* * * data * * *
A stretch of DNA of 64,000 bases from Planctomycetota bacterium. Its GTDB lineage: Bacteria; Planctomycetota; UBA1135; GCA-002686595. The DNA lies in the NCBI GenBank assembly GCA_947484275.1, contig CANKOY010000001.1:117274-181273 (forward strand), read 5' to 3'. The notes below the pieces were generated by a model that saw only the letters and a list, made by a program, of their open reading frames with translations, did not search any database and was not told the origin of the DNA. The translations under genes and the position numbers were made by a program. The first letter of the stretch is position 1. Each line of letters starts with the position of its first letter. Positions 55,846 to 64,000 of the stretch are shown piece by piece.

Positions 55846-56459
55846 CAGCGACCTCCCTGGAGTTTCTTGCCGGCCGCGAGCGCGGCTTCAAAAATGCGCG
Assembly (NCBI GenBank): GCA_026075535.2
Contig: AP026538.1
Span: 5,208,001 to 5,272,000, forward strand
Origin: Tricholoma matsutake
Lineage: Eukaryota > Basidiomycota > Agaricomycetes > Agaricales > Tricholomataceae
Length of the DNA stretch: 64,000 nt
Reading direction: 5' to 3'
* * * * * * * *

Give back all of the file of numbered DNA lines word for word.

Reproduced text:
A stretch of DNA of 64,000 bases from Planctomycetota bacterium. Its GTDB lineage: Bacteria; Planctomycetota; UBA1135; GCA-002686595. The DNA lies in the NCBI GenBank assembly GCA_947484275.1, contig CANKOY010000001.1:117274-181273 (forward strand), read 5' to 3'. The notes below the pieces were generated by a model that saw only the letters and a list, made by a program, of their open reading frames with translations, did not search any database and was not told the origin of the DNA. The translations under genes and the position numbers were made by a program. The first letter of the stretch is position 1. Each line of letters starts with the position of its first letter. Positions 55,846 to 64,000 of the stretch are shown piece by piece.

Positions 55846-56459
55846 CAGCGACCTCCCTGGAGTTTCTTGCCGGCCGCGAGCGCGGCTTCAAAAATGCGCG
Assembly (NCBI GenBank): GCA_026075535.2
Contig: AP026538.1
Span: 5,208,001 to 5,272,000, forward strand
Origin: Tricholoma matsutake
Lineage: Eukaryota > Basidiomycota > Agaricomycetes > Agaricales > Tricholomataceae
Length of the DNA stretch: 64,000 nt
Reading direction: 5' to 3'